Let us begin with Smartphone Photography.
In this day and age almost everyone has a smartphone. Smartphone cameras and the apps that run them have come a long way in the last few years. The camera in my Samsung Galaxy S4 is better than the first digital point and shoot I bought back in 2003! So much better.
It’s safe to say that almost everyone has a camera in their pocket. I’m going to assume that you do as well.
It’s been said that the best camera you own is the one you have with you. Normally, that is your smartphone. I bet half of you are reading this post on your smartphone right now!
The smartphone. Quick and easy.
The smartphone has become the most popular camera in the world. And for good reason. You can pull it out, be inconspicuous, take the shot, edit it if you want and share it to any number of social media sites, photo sharing sites or even send it off to the news station all in a matter of moments.
That said, some of the worst photos I’ve ever seen come from smartphones. Poorly exposed, fuzzy from camera shake, and riddled with terrible composition choices. One of the main reasons for these issues is that it’s just too quick and easy. No thought is given to the photo. Just whip it out and snap the photo!
Let’s try and change a bit of this if we can.
#1. The fuzzy image from camera shake. This is the most common problem.
You can tell the problem is camera shake if it’s the whole image that’s fuzzy. Like this one. Everything is fuzzy. I’m pretty sure the walls, floor, ceiling and lights are not moving.
Most people hold their phone at arms length and then tap the shutter button on the phone hard I’m surprised they don’t knock it out of their hand! Quite often I see them using just one hand. I’m guilty of these things myself.
When I took this photo, I was crouching down (rather than kneeling), I was using one hand (I had my travel mug full of coffee in the other) trying to mash the shutter button icon with my thumb. Result – Fuzzy photo due to camera shake.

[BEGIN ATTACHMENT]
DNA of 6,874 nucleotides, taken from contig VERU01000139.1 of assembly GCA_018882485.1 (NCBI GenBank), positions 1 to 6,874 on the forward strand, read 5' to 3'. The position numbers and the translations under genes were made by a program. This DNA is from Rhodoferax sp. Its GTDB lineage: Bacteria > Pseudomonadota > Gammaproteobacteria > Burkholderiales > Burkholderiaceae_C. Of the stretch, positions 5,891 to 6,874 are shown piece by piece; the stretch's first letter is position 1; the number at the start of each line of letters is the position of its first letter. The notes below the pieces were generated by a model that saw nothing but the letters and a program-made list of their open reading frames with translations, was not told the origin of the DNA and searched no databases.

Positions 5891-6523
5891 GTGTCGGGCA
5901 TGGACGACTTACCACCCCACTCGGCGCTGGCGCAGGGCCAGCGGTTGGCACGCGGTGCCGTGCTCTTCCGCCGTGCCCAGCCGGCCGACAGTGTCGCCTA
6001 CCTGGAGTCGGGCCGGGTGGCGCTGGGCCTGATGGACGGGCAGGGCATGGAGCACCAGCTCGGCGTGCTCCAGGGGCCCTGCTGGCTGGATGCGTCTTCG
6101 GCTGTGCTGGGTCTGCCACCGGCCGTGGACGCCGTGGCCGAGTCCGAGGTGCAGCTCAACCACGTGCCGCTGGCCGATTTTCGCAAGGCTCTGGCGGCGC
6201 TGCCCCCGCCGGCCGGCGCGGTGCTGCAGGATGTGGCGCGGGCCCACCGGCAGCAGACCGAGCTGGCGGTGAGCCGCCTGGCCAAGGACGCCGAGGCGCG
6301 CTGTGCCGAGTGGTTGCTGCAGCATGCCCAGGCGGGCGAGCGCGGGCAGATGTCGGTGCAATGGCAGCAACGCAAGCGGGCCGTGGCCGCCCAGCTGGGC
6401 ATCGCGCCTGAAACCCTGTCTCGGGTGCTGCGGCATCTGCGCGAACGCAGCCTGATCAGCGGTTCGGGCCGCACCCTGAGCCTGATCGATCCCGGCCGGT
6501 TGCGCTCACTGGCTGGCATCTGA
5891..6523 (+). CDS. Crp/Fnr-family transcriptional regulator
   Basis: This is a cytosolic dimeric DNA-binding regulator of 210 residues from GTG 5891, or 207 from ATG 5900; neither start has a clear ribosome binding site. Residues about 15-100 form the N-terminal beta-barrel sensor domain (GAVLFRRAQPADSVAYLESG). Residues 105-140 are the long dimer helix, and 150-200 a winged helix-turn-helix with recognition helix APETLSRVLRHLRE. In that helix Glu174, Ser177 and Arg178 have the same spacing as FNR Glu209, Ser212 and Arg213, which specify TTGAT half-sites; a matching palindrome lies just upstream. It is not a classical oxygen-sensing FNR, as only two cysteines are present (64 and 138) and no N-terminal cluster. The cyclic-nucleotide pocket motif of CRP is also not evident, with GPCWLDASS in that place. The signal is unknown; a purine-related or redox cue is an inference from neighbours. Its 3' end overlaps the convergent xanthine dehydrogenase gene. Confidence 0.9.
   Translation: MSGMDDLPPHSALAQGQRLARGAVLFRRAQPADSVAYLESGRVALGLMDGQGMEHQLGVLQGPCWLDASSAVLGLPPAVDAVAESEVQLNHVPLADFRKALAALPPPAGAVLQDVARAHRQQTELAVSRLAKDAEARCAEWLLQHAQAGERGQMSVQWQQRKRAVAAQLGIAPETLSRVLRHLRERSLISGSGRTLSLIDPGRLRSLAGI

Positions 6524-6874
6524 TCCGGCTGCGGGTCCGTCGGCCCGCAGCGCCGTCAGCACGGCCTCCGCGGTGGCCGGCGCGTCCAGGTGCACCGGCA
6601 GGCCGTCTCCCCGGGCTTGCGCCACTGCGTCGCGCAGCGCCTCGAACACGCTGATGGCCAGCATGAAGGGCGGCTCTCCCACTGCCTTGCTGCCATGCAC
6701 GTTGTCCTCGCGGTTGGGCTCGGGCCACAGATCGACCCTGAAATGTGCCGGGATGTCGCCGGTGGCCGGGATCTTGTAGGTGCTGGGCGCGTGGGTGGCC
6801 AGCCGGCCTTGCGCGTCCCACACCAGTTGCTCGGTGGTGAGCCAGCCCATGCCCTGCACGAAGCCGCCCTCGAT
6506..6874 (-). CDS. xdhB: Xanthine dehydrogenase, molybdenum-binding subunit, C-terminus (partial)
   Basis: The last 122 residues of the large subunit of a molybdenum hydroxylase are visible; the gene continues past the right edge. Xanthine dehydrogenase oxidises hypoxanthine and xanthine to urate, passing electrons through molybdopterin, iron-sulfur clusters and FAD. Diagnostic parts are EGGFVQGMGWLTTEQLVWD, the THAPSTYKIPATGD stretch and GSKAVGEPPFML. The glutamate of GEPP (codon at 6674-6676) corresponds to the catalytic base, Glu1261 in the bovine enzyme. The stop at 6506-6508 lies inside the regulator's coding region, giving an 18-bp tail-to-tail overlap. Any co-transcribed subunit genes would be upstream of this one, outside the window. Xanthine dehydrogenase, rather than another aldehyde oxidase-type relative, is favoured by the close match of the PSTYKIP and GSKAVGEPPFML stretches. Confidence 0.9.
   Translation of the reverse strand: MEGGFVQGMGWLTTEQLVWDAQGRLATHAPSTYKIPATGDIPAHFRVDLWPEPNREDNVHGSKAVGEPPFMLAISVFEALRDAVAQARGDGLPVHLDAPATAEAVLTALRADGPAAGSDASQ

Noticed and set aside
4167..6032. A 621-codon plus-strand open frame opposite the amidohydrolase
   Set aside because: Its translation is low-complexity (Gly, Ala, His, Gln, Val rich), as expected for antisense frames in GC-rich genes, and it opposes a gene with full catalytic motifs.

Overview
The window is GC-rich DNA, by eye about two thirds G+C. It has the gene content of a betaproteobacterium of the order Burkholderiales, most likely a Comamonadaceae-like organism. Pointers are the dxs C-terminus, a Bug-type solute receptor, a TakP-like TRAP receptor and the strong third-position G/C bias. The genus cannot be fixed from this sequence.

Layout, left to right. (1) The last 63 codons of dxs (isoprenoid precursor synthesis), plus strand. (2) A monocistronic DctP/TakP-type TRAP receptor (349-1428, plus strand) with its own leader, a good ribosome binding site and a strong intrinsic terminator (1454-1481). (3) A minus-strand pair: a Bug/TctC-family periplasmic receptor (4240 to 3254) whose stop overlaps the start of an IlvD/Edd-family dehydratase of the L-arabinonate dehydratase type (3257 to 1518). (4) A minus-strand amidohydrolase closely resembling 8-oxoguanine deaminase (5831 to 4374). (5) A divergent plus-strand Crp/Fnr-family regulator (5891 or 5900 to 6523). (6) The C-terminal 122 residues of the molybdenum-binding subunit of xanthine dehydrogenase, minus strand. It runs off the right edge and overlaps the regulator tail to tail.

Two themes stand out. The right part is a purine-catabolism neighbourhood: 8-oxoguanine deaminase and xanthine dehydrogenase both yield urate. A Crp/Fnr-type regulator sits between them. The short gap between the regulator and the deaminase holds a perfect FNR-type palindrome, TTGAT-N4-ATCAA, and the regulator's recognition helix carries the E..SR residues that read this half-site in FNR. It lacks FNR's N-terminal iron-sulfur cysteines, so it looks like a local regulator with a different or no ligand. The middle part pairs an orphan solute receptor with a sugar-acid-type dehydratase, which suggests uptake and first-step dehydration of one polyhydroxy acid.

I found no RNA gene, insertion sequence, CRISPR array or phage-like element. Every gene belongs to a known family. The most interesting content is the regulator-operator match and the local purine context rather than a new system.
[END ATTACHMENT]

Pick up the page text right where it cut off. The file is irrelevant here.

So, how can we fix this. Well basically you need to hold your smartphone properly. Two hands and not extended arms. Keep your hands as close to you as possible. Keep your elbows down and tight to your sides if you can and gently, very gently touch the shutter release icon with your finger. If you can set a timer on the app, even better.
#2. The poor exposure.
Another common problem is poor exposure. Either over, or, in the case of the image on the left, under exposed. This isn’t a problem exclusive to smartphones either. What’s happening here is the back light in the scene is way too bright for the sensor in the phone to handle the dynamic range.
Personally, I like this image. I like an image with lots of shadow. Gives them a sense of drama. But if you don’t want this to happen you can fix it quite easily simply by moving the phone.
As you can see in the image on the right, the phone’s lens is much closer to the dog. There is much less room for the back light to get into the image. Result – better exposure in the shadows. As for the streaks of light coming in, that’s lens flare a result of the light coming from out of the frame into the lens. I am a big fan of lens flare when it’s used creatively and moderately.
#3. Slow down.
I know with your phone in hand it’s easy to capture photo after photo as quick as you like but try this – Slow Down, think for a moment about the photo you are about to take. What are you trying to achieve with it? Is it a snap shot or are you trying to make a photograph that you can be proud of, share with the world and maybe even print?